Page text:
“Stang riding” as punishment for male victims of intimate partner violence

domestic violence DV woman commons

Stang riding, alternatively referred to as stanging, charivari, or riding the skimmington is a centuries-old practice intended to shame male victims of intimate partner violence by parading them through town on a wooden platform while enduring mockery and ridicule by onlookers. Essentially a vigilante justice action, the practice ceased by the earlier part of last century, or rather has been supplanted by more subtle forms of shaming male victims; ie. telling them to “man up” or by insinuating that a man must have done something wrong to “cause” his female partner to act violently.

From old newspaper reports in England we get clear evidence of the desire to shame those who rode the stang:

Stang riding – It has been asserted by an old writer that “Shame produceth reformation, where punishment faileth.” 1

“Riding the stang” was one of the few old customs still remaining by which the people of a particular place took the law into their own hands as an assumed right. It was formerly the tendency of the law that for minor offenses the culprits should be punished by some process that appealed to their sense of shame, such as that of the stocks or ducking stool, the pillory and so forth, and “riding the stang” was a popular way of acting on the same principle. 2

Stang riding was employed for married men and women transgressing social norms, including the norm that a man should defend himself when his wife perpetrated physical violence against him – i.e. If the man failed to defend himself he was forced to ride the stang, as described in the following English newspaper articles from the 1800s:

Stang Riding, or Riding the Skimmington, a mode of punishing certain delinquencies, or of ridiculing a man who allows his wife to beat him, [is] still followed in some parts of the country. It consists of making him ride a wooden horse in procession, with the accompaniment of much noise.3

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Stanging, or riding the stang, was a name by which a mode of punishment, at one time very popular, especially in the north of England, was known. It was resorted to in cases where, through the frailty or fault of either party, conjugal felicity had been violated. Sometimes the punishment was occasioned by a rustic swain having allowed his termagant wife to beat him; and this form of the custom has given rise to the slang word “stangey,” ie. a person under petticoat government.4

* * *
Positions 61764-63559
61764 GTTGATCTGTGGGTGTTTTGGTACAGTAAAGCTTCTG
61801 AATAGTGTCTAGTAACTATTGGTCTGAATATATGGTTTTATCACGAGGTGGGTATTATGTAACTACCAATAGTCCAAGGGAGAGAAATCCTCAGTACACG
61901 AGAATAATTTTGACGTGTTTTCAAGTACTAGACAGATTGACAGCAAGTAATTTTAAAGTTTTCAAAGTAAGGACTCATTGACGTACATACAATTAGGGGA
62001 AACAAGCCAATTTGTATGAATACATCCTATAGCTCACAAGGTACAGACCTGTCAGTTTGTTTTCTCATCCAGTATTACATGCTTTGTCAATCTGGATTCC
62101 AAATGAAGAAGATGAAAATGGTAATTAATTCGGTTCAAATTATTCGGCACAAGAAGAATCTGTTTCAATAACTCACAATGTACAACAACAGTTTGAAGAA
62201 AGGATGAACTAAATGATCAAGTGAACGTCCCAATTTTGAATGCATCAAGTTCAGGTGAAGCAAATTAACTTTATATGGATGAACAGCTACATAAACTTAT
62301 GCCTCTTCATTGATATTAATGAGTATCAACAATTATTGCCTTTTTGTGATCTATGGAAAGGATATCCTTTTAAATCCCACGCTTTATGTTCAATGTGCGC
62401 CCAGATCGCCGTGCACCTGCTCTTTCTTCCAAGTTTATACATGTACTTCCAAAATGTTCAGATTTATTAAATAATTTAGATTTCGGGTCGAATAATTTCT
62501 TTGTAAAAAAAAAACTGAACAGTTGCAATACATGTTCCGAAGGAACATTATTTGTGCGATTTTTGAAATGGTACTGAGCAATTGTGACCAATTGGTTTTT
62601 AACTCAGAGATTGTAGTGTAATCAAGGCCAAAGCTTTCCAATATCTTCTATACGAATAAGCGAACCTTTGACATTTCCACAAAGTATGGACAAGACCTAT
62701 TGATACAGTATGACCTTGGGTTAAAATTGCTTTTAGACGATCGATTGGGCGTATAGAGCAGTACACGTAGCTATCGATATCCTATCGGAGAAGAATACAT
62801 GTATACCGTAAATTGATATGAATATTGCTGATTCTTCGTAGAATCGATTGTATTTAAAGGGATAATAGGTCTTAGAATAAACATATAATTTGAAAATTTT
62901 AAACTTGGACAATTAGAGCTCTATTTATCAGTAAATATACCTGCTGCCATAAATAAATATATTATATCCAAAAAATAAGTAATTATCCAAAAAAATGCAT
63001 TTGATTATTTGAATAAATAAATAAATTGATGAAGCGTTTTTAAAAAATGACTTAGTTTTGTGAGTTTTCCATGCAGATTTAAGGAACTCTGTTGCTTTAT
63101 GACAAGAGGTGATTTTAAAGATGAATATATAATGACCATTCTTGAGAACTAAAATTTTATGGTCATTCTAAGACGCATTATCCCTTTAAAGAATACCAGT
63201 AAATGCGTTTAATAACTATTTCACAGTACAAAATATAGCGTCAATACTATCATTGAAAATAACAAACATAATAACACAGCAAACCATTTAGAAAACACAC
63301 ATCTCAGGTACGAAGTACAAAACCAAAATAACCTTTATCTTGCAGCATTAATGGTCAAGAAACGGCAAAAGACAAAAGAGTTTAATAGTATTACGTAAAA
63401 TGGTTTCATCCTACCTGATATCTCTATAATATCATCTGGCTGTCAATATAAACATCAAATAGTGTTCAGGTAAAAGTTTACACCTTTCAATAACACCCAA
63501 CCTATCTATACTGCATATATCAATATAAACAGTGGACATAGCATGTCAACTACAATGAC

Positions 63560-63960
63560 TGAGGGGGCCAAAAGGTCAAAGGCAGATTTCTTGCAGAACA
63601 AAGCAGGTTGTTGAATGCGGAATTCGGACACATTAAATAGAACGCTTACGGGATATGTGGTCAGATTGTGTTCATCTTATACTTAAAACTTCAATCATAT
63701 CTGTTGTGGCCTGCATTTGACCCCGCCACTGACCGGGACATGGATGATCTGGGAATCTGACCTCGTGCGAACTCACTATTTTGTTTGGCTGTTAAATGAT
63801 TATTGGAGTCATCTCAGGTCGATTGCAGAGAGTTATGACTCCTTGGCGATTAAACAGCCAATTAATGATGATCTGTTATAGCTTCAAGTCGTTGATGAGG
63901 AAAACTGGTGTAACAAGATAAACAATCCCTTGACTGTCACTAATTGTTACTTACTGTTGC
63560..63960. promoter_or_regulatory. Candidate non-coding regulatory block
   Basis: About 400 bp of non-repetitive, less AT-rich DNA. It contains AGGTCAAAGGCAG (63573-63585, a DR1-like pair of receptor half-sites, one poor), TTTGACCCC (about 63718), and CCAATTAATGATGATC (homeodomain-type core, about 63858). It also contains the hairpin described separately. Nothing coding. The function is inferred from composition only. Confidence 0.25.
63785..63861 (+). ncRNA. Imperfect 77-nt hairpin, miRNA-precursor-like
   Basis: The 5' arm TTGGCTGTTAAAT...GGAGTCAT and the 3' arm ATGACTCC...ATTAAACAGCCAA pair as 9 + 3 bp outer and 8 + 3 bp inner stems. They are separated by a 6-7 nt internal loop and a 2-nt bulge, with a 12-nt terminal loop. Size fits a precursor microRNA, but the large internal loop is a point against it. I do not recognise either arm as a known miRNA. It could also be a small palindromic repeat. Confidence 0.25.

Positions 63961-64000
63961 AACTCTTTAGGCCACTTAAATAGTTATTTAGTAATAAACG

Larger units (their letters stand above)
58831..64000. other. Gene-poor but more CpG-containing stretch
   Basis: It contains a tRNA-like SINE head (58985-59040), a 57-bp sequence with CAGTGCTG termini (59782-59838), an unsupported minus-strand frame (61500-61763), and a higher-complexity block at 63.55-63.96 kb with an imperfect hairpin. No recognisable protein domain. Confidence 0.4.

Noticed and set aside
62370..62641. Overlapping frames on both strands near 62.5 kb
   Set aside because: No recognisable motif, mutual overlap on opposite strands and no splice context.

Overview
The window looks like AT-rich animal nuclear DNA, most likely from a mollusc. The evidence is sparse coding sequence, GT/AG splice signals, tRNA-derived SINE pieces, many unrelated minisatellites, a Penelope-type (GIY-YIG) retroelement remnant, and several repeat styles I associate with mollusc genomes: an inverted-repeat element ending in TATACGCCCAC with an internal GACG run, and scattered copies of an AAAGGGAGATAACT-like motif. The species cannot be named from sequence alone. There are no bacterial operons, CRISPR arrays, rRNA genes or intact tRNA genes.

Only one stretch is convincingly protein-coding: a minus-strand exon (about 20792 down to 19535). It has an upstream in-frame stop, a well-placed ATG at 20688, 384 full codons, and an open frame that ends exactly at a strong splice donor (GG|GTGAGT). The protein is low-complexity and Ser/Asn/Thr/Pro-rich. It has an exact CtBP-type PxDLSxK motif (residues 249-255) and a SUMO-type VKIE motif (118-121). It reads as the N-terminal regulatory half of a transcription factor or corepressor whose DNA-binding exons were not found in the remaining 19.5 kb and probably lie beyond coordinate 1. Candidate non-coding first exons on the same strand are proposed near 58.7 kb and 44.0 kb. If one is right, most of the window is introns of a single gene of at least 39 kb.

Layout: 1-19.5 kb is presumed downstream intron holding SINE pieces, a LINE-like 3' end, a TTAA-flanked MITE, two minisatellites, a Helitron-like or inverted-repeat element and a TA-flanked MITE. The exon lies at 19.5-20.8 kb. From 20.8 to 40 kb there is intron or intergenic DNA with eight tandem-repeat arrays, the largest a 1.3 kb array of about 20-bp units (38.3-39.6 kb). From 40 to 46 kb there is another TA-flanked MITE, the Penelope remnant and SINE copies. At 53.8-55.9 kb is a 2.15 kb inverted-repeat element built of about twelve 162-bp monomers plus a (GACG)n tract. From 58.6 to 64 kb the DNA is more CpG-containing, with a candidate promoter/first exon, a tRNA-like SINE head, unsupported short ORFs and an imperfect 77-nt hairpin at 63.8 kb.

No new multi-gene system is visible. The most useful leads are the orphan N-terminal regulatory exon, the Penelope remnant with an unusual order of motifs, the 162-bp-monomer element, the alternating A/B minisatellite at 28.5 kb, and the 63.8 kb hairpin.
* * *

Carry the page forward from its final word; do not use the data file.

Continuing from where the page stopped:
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In several parts of this country there was an old custom… believed to be of Saxon origin, prevailing, which was called Riding Stang. It occurred when a woman was known to have beaten her husband, and the mode of procedure was as follows:- the neighbours being assembled together, two men get into a cart and are drawn about by other men, when they beat an old tin can with a stick, a number of nonsensical lines are repeated, and the assembled multitude shout; and all this must be done in four neighbouring townships before the Stang Riding can be completed. Two men of the names Bent and Muddyman sometime ago came to reside at Hyde from a Stang Riding district, where they had not long been, before Bent got married, and Muddyman promised that when he [ie. Bent] allowed his wife to thrash him, he would give him the benefit of a Stang Ride. It was not long before Muddyman’s anticipations that Bent’s wife would thrash him were realized, and not forgetting his promise, a muster was made, and the ceremony was commenced on the evening of the 27th of July, when the plaintiff and Muddyman got into a cart, with a stick and a saucepan, with which they contrived to make some music, and the plaintiff repeated the following lines:-

Ran, dan, dan,
This you mun know by the sound of our can,
One of our neighbours has beat her good man;
Not for eating or drinking or feeding on souse,
But for spending two-pence in a neighbour’s house;
If he’ll be a good fellow and do so no more,
We won’t never sound our can at no neighbour’s door.

Muddyman, who was in the cart, and held one of the musical instruments, then made the following beautiful response:-

Tink of a kettle—tank of a pan,
This brassy-faced woman has beaten her man,
Neither with sword, dagger or knife,
But with an old shuttle she’d like to have taken his life.

The can was then again tinkled, and the shout having been set up, the cart was drawn to the townships of Godley and Haughton, the crowd accompanying it, where the same ceremony was performed, and the cavalcade returned in perfectly good order, through Hyde, toward another township, it being necessary that they should visit four.5